A 26-year-old woman with a turbulent past took an unconventional route to finding peace and happiness over the holidays this year.
According to Stockton, CA's Channel 10 News, William Jessup University student Jackie Turner has faced a lifetime of physical, sexual and emotional abuse, survived the rough life of the streets and is now in search of a little comfort and joy.
"I am looking to rent a mom and dad who can give me attention and make me feel like the light of their life just for a couple of days because I really need it," Turner wrote on Craigslist, the popular online classified ad service.
"I've never felt the touch of my Mom hugging me and holding me. I don't know what it's like to look in my dad's eyes and feel love instead of hatred," she told Channel 10.
"On the outside, it looks like I'm the American dream kid," Turner said. "But I have a back story that most people wouldn't believe if they looked at me today."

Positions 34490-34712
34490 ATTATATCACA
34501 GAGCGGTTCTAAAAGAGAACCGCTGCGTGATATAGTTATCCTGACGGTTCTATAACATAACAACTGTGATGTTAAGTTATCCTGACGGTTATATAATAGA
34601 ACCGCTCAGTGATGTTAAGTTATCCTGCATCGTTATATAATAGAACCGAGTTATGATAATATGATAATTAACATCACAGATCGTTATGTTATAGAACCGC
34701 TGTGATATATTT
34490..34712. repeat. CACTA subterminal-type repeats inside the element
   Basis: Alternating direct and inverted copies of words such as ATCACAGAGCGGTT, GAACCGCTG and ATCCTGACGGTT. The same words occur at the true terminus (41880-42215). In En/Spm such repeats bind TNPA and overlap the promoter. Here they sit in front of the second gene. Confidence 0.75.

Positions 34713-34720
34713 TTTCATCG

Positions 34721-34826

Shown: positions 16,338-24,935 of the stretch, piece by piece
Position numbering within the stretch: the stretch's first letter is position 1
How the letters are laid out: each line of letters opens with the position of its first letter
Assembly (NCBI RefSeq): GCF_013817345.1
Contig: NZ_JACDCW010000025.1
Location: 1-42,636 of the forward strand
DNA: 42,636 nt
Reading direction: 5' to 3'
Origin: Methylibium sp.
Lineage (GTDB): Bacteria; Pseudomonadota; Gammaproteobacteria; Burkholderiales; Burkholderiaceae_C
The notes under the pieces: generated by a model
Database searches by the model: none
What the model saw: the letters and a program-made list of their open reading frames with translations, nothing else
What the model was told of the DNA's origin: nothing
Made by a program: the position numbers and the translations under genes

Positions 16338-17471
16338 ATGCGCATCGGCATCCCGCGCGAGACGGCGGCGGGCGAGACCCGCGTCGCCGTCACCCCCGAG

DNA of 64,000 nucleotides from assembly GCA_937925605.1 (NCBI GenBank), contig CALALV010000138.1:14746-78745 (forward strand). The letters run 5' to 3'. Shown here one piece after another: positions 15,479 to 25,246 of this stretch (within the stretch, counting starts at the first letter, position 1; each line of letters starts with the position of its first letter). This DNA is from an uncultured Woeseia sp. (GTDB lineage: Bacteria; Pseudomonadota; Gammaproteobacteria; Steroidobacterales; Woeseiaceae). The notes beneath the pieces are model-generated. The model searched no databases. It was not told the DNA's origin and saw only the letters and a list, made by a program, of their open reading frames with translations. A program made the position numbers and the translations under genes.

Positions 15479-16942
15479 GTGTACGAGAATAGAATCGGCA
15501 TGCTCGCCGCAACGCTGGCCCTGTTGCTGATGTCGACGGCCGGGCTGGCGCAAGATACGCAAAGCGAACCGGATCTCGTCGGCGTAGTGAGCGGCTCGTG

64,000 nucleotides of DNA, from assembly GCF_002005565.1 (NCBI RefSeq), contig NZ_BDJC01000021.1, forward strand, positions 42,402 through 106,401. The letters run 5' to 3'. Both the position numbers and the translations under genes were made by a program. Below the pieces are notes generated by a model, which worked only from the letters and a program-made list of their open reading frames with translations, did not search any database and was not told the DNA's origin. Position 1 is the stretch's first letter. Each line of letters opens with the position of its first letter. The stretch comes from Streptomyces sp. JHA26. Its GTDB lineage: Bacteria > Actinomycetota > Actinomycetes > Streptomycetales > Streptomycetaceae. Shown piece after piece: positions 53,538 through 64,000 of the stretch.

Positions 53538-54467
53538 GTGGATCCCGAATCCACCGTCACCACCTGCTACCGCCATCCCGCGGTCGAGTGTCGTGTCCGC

"I was in gang life, on the streets, fighting, doing drugs, just making a mess of my life," she explained.
After an arrest for grand theft and a year behind bars, Turner decided to try to turn her life around. Now she's maintaining a 4.0 grade point average at William Jessup University, but she feels that there's something missing from her life.
"There's still something deep inside of me. There's this void, my biological parents aren't here, and it's kept this hole inside of me," she said.
So she turned to the Internet, placing an ad on Craigslist and offering to pay $8 an hour "to rent a mom and dad."
"Just to sit, just to listen," she said. "Just to cry with me, no strings beyond that."
Dozens of families replied saying that would be happy to take Turner into their embrace at no charge. It was the other people who she heard from who surprised Turner.
"People who have been raped, people who have been abused, people who have been passed on from foster home to foster home saying the same things," she said. Many of them opened up to Turner for the first time, revealing their own stories of abuse and survival.
"People are afraid to open their mouths and say, 'This hurts, this sucks'," she said tearfully. Her ad gave them a safe space to open up.
Now instead of renting a family, Turner said she is creating one, bringing together the other survivors who contacted her.
"When you speak up, people start learning that they're not by themselves," she explained. "Often we lock things inside of ourselves, like a lockbox of our secrets. But then you let one out and realize, 'I'm not by myself after all, am I?'"
Watch video about this story, embedded below via Channel 10 News: